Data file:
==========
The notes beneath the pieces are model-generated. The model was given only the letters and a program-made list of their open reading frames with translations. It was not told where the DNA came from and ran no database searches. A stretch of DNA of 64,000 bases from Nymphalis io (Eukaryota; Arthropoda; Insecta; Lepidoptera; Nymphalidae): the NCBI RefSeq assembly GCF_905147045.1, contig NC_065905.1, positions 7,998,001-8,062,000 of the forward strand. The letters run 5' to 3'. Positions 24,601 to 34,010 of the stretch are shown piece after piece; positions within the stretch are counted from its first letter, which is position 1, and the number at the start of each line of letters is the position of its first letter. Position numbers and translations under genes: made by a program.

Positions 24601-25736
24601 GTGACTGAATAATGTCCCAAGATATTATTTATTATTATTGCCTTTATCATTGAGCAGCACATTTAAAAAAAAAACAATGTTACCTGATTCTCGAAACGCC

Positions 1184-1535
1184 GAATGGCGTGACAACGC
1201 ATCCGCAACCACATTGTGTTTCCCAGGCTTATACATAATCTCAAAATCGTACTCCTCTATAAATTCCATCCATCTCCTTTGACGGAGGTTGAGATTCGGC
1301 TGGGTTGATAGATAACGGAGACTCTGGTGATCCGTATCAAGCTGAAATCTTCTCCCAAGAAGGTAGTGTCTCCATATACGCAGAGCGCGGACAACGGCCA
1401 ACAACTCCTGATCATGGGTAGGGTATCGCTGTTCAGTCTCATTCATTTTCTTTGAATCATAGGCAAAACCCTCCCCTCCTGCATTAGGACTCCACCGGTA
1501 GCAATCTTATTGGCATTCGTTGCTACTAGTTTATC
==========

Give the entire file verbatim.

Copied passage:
The notes beneath the pieces are model-generated. The model was given only the letters and a program-made list of their open reading frames with translations. It was not told where the DNA came from and ran no database searches. A stretch of DNA of 64,000 bases from Nymphalis io (Eukaryota; Arthropoda; Insecta; Lepidoptera; Nymphalidae): the NCBI RefSeq assembly GCF_905147045.1, contig NC_065905.1, positions 7,998,001-8,062,000 of the forward strand. The letters run 5' to 3'. Positions 24,601 to 34,010 of the stretch are shown piece after piece; positions within the stretch are counted from its first letter, which is position 1, and the number at the start of each line of letters is the position of its first letter. Position numbers and translations under genes: made by a program.

Positions 24601-25736
24601 GTGACTGAATAATGTCCCAAGATATTATTTATTATTATTGCCTTTATCATTGAGCAGCACATTTAAAAAAAAAACAATGTTACCTGATTCTCGAAACGCC

Positions 1184-1535
1184 GAATGGCGTGACAACGC
1201 ATCCGCAACCACATTGTGTTTCCCAGGCTTATACATAATCTCAAAATCGTACTCCTCTATAAATTCCATCCATCTCCTTTGACGGAGGTTGAGATTCGGC
1301 TGGGTTGATAGATAACGGAGACTCTGGTGATCCGTATCAAGCTGAAATCTTCTCCCAAGAAGGTAGTGTCTCCATATACGCAGAGCGCGGACAACGGCCA
1401 ACAACTCCTGATCATGGGTAGGGTATCGCTGTTCAGTCTCATTCATTTTCTTTGAATCATAGGCAAAACCCTCCCCTCCTGCATTAGGACTCCACCGGTA
1501 GCAATCTTATTGGCATTCGTTGCTACTAGTTTATC